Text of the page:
# Subgraph

The term subgraph in describing graph theory a relationship between two graphs . Another word for subgraph is subgraph . A graph is a subgraph of the graph if all nodes and edges of are also included in . In other words: A subgraph is created from a graph by removing some nodes and edges from . When removing a node, all incident edges must also be removed. ${\ displaystyle H}$ ${\ displaystyle G}$ ${\ displaystyle H}$ ${\ displaystyle G}$ ${\ displaystyle H}$ ${\ displaystyle G}$ ${\ displaystyle G}$ ## Definitions

A graph is called a subgraph or subgraph or subgraph of if its node set is a subset of and its edge set is a subset of , i.e. and holds. ${\ displaystyle G_ {1} = (V_ {1}, E_ {1})}$ ${\ displaystyle G_ {2} = (V_ {2}, E_ {2})}$ ${\ displaystyle V_ {1}}$ ${\ displaystyle V_ {2}}$ ${\ displaystyle E_ {1}}$ ${\ displaystyle E_ {2}}$ ${\ displaystyle V_ {1} \ subseteq V_ {2}}$ ${\ displaystyle E_ {1} \ subseteq E_ {2}}$ The reverse is then called supergraph or upper graph of . ${\ displaystyle G_ {2}}$ ${\ displaystyle G_ {1}}$ These terms are not uniform. In the below text book by Klaus Wagner , only the term in this general subgraph used, and a sub-graph defined as a subgraph, which additionally has the property that each edge of the two nodes from connecting also an edge in is. In Claude Berge's textbook , subgraph also means that is, and subgraph means that and every edge out that connects two nodes in is also an edge in , the general case is then called part-subgraph there . It is therefore advisable to check the definition used with each author. ${\ displaystyle G_ {2}}$ ${\ displaystyle G_ {1}}$ ${\ displaystyle G_ {1}}$ ${\ displaystyle V_ {1} = V_ {2}}$ ${\ displaystyle V_ {1} \ subset V_ {2}}$ ${\ displaystyle G_ {2}}$ ${\ displaystyle G_ {1}}$ ${\ displaystyle G_ {1}}$ In the case of a node-weighted or edge-weighted graph , it is also required of a subgraph that the weight function of must be compatible with the weight function of , i. H. for each node is valid and for each edge is considered . ${\ displaystyle G_ {2}}$ ${\ displaystyle G_ {1}}$ ${\ displaystyle g_ {1}}$ ${\ displaystyle G_ {1}}$ ${\ displaystyle g_ {2}}$ ${\ displaystyle G_ {2}}$ ${\ displaystyle v \ in V_ {1}}$ ${\ displaystyle g_ {1} (v) = g_ {2} (v)}$ ${\ displaystyle e \ in E_ {1}}$ ${\ displaystyle g_ {1} (e) = g_ {2} (e)}$ If it is also true for a subgraph that all edges between the nodes in contains that are also present in, then one denotes the subgraph of induced by and also notes this down . An induced subgraph is therefore always uniquely determined by the supergraph and the selected node set. For a node-set is denoted by the induced subgraphs consisting by omitting the node is created and their incident node edges, ie . ${\ displaystyle G_ {1}}$ ${\ displaystyle E_ {1}}$ ${\ displaystyle V_ {1}}$ ${\ displaystyle E_ {2}}$ ${\ displaystyle G_ {1}}$ ${\ displaystyle V_ {1}}$ ${\ displaystyle G_ {2}}$ ${\ displaystyle G_ {2} [V_ {1}]}$ ${\ displaystyle W \ subseteq V}$ ${\ displaystyle G \ setminus W}$ ${\ displaystyle G = (V, E)}$ ${\ displaystyle W}$ ${\ displaystyle G \ setminus W = G [V \ setminus W]}$ A subgraph of that contains all nodes of its supergraph is called a spanning subgraph or factor . ${\ displaystyle G_ {1} = (V, E_ {1})}$ ${\ displaystyle G_ {2} = (V, E_ {2})}$ ## Examples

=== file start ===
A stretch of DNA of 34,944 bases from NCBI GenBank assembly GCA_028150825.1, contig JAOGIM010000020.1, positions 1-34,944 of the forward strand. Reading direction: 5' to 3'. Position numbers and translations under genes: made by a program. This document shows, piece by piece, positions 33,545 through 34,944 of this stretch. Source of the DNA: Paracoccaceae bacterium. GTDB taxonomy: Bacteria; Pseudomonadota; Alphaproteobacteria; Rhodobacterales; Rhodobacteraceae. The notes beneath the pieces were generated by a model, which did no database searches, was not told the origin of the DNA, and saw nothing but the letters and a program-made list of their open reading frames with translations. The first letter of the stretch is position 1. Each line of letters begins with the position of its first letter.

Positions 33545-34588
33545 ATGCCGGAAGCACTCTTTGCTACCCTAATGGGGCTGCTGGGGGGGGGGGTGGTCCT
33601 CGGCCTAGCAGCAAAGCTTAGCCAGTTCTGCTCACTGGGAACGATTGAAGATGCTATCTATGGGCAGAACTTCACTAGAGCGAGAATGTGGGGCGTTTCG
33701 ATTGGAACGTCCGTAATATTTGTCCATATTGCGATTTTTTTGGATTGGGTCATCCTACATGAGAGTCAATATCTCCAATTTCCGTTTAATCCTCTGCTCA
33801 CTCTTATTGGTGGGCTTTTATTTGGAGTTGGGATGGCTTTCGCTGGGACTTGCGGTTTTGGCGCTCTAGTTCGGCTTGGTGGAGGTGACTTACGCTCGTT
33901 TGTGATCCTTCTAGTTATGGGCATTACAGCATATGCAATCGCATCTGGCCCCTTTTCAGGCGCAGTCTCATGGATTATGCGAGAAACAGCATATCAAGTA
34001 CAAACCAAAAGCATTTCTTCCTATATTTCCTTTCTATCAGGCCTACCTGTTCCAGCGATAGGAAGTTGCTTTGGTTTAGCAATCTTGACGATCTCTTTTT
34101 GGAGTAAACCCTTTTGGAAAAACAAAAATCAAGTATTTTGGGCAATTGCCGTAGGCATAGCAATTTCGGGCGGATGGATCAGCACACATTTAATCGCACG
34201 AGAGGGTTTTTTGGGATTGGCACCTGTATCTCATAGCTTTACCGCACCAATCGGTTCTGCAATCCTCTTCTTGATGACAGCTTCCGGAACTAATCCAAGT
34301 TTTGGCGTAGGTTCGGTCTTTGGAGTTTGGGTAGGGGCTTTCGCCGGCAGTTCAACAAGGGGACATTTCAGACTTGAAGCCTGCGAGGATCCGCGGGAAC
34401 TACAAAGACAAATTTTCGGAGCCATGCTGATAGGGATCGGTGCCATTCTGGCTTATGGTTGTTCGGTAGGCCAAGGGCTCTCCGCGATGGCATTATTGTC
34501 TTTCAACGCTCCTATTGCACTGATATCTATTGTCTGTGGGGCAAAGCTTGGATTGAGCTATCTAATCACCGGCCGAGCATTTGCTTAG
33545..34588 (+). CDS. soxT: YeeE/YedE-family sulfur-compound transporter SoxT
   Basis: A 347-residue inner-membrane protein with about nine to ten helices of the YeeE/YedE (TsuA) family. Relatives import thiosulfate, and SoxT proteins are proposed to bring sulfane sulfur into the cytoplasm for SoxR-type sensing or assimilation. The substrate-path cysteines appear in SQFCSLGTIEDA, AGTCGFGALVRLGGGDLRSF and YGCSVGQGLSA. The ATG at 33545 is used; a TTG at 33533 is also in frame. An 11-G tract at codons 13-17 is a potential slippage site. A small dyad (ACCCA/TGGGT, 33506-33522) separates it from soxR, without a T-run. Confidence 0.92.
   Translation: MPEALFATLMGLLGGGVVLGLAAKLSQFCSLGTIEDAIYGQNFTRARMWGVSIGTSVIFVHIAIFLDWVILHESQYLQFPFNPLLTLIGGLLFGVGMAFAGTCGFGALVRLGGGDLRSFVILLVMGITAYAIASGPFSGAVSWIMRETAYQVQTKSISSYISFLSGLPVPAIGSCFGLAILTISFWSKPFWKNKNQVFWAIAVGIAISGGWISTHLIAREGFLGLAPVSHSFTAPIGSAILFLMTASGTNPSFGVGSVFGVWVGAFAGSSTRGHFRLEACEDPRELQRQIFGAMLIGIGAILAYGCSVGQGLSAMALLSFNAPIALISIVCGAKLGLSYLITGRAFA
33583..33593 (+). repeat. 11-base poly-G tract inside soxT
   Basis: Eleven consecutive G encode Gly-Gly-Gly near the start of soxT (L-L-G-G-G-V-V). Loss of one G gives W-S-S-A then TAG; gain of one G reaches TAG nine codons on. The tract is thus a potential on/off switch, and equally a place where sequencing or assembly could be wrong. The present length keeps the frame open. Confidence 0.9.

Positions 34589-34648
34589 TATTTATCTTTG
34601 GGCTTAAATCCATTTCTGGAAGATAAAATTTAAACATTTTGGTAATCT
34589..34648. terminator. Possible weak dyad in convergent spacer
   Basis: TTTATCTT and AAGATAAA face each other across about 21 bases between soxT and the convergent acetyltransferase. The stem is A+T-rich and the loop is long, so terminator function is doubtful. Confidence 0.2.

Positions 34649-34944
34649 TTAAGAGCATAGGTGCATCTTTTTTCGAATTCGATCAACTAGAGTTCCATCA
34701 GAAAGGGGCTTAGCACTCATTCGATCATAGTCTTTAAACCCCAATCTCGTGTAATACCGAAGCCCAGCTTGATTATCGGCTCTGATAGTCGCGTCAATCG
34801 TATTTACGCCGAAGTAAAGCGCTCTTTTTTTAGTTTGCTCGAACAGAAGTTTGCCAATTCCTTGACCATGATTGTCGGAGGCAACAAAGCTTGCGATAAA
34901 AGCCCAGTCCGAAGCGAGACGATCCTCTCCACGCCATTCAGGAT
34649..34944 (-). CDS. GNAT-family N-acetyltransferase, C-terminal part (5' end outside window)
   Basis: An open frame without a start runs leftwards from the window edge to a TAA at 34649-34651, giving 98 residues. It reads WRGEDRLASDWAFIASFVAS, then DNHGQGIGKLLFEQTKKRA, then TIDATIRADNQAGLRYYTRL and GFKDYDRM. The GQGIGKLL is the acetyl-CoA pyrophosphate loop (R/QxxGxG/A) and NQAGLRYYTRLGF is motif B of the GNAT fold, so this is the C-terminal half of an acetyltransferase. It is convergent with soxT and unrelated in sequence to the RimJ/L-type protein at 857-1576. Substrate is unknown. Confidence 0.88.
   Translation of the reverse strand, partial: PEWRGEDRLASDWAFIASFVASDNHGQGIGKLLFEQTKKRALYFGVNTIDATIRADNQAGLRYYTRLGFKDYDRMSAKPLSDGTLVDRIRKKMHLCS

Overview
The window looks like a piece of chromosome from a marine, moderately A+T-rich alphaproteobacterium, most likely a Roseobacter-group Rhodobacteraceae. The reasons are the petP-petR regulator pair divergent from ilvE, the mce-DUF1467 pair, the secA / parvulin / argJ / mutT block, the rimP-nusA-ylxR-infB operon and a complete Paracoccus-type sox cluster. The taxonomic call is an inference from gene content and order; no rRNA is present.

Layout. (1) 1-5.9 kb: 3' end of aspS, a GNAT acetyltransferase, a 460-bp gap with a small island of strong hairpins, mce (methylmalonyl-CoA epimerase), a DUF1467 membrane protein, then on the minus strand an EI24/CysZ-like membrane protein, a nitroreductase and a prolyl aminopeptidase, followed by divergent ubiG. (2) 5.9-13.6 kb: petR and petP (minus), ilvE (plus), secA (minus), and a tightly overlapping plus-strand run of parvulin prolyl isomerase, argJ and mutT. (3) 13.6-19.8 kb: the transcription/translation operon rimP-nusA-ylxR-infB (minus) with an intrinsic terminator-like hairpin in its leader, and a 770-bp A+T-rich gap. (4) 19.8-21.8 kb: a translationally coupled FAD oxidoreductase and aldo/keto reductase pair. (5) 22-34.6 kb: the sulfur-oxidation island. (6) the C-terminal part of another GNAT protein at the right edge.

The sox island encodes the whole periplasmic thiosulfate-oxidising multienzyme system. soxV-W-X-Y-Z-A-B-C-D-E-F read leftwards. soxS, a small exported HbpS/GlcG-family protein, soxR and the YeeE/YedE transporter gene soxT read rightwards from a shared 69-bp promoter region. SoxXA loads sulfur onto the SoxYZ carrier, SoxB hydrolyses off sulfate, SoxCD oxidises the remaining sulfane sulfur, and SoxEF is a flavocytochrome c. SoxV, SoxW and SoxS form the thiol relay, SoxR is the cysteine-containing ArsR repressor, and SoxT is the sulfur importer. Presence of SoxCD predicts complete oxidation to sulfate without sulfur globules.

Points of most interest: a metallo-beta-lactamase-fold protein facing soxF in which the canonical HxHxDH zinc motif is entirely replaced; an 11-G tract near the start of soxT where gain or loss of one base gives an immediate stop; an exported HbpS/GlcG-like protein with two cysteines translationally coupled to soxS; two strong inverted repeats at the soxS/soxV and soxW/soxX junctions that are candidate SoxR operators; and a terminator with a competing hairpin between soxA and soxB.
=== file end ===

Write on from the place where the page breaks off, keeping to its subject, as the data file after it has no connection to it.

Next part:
In the following figure, the graphs , and subgraphs of , but only and are induced subgraphs. arises from by omitting the nodes and their incident edges, so is . At the same time there is also an induced subgraph of . ${\ displaystyle G_ {1}}$ ${\ displaystyle G_ {2}}$ ${\ displaystyle G_ {3}}$ ${\ displaystyle G}$ ${\ displaystyle G_ {2}}$ ${\ displaystyle G_ {3}}$ ${\ displaystyle G_ {3}}$ ${\ displaystyle G}$ ${\ displaystyle 1,3,7}$ ${\ displaystyle G_ {3} = G \ setminus \ {1,3,7 \}}$ ${\ displaystyle G_ {3}}$ ${\ displaystyle G_ {2}}$ ## Individual evidence

1. Klaus Wagner: Theory of Graphs , BI University Pocket Books (1969), Volume 248, Chap. I, §3, definition 4
2. Claude Berge: Programs, games, transport networks , Teubner-Verlag 1969, part of the time, chap. I, paragraph 1, page 121